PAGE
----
An original and innovative exploration of Antigone, femininity, and love in various cosmological, philosophical, and theological contexts.
In Antigone's Sisters, Lenart Škof explores the power of love in our world—stronger than violence and, ultimately, stronger even than death. Focusing on Antigone, Savitri, and Mary, the book offers an investigation into various goddesses and feminine figures from a variety of philosophical, mythological, theological, and literary contexts. The book also elaborates on the feminine aspects of selected concepts from modern philosophical texts, such as the Matrix in Jakob Böhme, Clara in F. W. J. Schelling, beyng in Martin Heidegger, chóra in Jacques Derrida, and breath in Luce Irigaray's thought. Drawing on Bracha M. Ettinger's concept of matrixiality, Škof proposes a new matrixial theory of philosophy, cosmology, and theology of love. Despite its many usages and appropriations, love remains a neglected topic within Western philosophy. With its new interpretation of Antigone and related readings of Irigaray, Kristeva, and Ettinger, Antigone's Sisters aims to identify some of the reasons for this forgetting of love, and to show that it is only love that can bring peace to our ethically disrupted world.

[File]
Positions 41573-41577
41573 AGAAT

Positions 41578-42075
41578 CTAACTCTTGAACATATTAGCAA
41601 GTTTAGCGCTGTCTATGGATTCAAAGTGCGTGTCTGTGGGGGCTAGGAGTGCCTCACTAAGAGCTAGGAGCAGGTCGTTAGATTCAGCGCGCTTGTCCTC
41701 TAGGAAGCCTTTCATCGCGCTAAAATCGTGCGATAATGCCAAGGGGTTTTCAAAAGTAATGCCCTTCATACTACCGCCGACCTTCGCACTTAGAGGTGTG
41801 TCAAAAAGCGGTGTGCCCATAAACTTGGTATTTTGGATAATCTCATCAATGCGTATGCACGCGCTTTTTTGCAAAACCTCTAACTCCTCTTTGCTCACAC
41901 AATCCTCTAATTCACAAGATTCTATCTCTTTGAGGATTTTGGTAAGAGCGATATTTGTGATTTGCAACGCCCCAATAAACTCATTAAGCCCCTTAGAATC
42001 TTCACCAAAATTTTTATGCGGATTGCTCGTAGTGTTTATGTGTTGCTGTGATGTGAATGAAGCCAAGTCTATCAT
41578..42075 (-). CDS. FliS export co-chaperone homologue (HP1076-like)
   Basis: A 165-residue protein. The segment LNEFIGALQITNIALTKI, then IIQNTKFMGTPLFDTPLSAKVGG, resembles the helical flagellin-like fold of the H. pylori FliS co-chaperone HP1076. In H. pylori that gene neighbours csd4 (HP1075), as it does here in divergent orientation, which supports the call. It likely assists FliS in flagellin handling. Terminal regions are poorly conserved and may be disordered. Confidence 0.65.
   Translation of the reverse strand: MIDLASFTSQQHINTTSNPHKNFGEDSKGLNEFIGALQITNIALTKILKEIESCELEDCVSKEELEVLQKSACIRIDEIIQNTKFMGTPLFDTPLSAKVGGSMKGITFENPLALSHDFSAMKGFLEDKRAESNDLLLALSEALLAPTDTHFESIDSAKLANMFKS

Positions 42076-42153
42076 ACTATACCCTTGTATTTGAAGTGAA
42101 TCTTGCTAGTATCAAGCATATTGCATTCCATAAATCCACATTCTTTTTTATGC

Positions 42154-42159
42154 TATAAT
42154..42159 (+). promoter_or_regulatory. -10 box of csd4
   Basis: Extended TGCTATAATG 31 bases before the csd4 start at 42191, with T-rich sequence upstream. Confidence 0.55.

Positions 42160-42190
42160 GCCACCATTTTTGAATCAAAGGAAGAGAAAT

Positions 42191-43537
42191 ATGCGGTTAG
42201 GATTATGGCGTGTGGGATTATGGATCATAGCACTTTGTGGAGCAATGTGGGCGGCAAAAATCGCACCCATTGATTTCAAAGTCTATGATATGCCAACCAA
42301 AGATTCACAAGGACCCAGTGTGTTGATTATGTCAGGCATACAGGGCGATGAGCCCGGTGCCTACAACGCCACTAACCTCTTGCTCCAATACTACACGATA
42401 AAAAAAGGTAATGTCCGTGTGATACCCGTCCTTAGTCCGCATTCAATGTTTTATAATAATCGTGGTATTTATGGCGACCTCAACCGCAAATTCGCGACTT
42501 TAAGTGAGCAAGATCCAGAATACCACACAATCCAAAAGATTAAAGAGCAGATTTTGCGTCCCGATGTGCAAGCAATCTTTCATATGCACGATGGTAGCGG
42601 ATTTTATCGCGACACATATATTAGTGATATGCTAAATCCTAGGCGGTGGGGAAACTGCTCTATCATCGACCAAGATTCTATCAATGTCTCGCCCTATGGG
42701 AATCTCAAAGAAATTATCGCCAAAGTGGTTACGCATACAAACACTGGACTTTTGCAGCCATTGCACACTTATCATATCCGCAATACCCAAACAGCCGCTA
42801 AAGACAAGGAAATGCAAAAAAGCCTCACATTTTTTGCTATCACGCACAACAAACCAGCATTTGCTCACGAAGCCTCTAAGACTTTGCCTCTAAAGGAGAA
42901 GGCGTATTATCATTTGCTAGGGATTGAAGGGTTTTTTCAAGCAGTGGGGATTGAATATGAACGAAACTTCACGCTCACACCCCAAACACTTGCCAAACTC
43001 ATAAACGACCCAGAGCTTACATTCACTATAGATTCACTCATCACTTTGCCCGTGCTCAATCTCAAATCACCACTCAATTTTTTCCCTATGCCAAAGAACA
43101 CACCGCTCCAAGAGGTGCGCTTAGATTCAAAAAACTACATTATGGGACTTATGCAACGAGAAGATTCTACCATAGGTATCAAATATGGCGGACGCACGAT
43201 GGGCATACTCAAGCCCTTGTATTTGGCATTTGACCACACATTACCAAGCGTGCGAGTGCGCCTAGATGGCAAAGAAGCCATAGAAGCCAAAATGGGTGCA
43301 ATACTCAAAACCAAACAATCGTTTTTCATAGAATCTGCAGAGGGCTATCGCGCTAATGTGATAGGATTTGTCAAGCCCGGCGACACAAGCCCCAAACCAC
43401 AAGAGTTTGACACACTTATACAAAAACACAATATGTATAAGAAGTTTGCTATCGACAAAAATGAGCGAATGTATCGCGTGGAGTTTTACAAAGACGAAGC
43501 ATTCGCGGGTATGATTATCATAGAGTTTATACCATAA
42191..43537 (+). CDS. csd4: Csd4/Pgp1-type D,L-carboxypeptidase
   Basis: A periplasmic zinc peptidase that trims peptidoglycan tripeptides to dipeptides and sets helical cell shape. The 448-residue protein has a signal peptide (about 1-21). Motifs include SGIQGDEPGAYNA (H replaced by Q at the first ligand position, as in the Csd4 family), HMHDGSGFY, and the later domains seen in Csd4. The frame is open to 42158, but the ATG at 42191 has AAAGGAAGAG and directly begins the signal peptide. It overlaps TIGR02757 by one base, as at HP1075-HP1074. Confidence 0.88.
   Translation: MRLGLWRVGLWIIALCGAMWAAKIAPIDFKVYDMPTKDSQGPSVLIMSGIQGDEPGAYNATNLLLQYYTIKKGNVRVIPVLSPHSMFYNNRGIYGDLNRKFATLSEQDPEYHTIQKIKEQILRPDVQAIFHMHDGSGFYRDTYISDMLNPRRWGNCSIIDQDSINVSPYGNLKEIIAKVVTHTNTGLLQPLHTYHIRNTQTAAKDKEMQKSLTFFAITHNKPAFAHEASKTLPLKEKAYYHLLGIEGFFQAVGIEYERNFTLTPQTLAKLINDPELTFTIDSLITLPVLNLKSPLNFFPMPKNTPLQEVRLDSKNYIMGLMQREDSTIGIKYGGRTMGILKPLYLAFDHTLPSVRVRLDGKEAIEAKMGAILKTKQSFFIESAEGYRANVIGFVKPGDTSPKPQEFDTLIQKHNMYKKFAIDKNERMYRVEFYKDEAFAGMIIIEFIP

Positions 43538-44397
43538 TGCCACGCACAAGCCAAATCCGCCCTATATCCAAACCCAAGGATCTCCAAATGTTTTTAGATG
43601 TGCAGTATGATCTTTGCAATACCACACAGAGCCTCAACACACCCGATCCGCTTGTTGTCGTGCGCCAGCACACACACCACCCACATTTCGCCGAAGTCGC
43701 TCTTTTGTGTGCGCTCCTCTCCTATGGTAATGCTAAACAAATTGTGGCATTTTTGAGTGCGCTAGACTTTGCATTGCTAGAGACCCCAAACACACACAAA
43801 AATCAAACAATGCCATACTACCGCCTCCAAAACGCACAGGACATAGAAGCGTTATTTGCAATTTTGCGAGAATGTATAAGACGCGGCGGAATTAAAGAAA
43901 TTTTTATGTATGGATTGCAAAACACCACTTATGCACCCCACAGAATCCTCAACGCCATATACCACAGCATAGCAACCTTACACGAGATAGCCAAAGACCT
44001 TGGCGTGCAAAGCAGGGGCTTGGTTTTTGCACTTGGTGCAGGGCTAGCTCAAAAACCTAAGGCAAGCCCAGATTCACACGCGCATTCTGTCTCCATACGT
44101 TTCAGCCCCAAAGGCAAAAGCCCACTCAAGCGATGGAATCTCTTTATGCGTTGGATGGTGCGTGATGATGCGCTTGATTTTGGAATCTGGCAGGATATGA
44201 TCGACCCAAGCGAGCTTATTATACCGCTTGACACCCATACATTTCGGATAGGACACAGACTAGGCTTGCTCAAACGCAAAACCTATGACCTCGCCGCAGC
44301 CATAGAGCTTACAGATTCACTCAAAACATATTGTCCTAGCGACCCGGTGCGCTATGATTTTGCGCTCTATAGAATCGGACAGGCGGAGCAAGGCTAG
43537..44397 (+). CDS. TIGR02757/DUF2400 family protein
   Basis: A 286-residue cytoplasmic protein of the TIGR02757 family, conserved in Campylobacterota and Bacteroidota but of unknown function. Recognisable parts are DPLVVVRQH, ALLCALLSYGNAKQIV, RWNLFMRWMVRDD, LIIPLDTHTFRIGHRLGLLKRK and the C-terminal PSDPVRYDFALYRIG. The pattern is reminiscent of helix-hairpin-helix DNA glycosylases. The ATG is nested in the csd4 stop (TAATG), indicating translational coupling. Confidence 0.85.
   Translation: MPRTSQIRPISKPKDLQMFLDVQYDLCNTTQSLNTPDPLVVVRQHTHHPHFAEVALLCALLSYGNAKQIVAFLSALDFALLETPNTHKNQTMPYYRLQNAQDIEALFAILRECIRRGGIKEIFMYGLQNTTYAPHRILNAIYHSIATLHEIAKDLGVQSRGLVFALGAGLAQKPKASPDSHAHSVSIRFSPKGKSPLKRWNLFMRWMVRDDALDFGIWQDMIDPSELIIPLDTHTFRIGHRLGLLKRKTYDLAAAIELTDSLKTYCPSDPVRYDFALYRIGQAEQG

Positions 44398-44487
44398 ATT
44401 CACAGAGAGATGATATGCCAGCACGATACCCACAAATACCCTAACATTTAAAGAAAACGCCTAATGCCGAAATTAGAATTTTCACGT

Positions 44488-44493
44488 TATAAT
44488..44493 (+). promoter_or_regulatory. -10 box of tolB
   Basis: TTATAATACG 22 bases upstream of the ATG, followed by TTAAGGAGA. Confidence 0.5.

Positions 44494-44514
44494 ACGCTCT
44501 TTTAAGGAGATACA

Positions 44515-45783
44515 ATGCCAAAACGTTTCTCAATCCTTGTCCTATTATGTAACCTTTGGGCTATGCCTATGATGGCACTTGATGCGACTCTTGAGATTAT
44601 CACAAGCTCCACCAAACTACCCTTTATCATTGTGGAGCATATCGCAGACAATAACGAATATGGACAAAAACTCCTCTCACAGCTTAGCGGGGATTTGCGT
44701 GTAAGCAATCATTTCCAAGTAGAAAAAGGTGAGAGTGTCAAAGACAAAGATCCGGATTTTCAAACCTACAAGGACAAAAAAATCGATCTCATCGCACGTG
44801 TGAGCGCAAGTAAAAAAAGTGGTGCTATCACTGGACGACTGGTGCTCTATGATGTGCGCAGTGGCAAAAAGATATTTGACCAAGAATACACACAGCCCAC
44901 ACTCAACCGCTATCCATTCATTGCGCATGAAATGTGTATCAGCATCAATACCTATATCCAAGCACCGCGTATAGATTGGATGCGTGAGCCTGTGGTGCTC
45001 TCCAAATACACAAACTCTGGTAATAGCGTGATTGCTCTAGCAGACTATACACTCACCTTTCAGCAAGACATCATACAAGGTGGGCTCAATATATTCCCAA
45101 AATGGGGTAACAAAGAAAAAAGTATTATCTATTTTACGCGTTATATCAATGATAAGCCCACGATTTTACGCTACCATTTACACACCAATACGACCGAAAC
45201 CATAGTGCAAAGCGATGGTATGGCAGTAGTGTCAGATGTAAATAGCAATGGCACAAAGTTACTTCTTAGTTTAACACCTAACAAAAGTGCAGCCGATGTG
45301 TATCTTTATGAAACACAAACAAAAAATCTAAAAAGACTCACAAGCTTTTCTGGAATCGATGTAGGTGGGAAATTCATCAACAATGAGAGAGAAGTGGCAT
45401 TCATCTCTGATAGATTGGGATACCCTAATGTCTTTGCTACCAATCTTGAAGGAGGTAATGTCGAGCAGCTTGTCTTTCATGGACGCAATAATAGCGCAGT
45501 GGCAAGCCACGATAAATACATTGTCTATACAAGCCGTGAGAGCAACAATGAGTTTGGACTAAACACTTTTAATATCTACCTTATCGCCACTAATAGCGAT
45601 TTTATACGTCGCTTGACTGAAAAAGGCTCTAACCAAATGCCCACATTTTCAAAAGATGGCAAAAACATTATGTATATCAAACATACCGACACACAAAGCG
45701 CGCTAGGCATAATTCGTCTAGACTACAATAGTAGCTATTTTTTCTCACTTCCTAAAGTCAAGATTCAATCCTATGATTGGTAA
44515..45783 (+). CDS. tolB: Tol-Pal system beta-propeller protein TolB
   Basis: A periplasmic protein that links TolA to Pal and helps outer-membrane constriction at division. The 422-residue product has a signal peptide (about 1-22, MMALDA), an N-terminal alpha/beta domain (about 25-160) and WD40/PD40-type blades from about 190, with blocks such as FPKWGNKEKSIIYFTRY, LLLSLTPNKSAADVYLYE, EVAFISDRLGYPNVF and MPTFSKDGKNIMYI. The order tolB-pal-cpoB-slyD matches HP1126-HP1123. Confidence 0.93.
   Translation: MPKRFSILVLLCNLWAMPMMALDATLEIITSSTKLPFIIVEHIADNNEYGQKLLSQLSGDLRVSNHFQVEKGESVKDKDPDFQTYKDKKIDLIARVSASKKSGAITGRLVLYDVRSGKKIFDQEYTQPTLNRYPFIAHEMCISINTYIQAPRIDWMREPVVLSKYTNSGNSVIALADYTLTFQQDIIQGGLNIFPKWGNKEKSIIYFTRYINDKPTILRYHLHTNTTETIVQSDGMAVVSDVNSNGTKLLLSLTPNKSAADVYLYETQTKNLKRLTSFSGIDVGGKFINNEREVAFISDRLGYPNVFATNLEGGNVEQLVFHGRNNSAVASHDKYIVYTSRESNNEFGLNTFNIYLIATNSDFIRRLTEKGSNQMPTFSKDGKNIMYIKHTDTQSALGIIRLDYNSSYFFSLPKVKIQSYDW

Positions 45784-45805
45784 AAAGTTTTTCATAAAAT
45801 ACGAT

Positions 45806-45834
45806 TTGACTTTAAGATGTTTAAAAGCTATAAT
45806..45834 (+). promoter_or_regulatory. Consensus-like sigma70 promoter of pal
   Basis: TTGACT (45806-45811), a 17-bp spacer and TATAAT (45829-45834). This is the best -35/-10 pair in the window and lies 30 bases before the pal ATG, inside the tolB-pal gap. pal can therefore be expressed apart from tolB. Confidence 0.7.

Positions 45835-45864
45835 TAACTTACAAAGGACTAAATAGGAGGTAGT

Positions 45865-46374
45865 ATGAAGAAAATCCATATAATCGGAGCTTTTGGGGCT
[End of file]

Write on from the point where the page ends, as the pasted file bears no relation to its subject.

Lenart Škof is Head of the Institute for Philosophical Studies at the Science and Research Center of Koper and Dean at Institutum Studiorum Humanitatis, both in Slovenia. His previous books include Atmospheres of Breathing, coedited with Petri Berndtson, also published by SUNY Press, and Breathing with Luce Irigaray, coedited with Emily A. Holmes.
"Using matrixiality as a key concept, Lenart Škof offers an ethical horizon through new insights into Antigone and her genealogical 'sisters,' daringly comparing Antigone's task with Jesus's redemptory mission. The matrixial core of love, reaching the ontological margins of birth and death and inaugurating a matrixial covenant, is the heart of this original conceptualization of an ethical core in the bridging between mythology and theology for our contemporary humanity." — Bracha L. Ettinger, author of The Matrixial Borderspace and Matrixial Subjectivity, Aesthetics, Ethics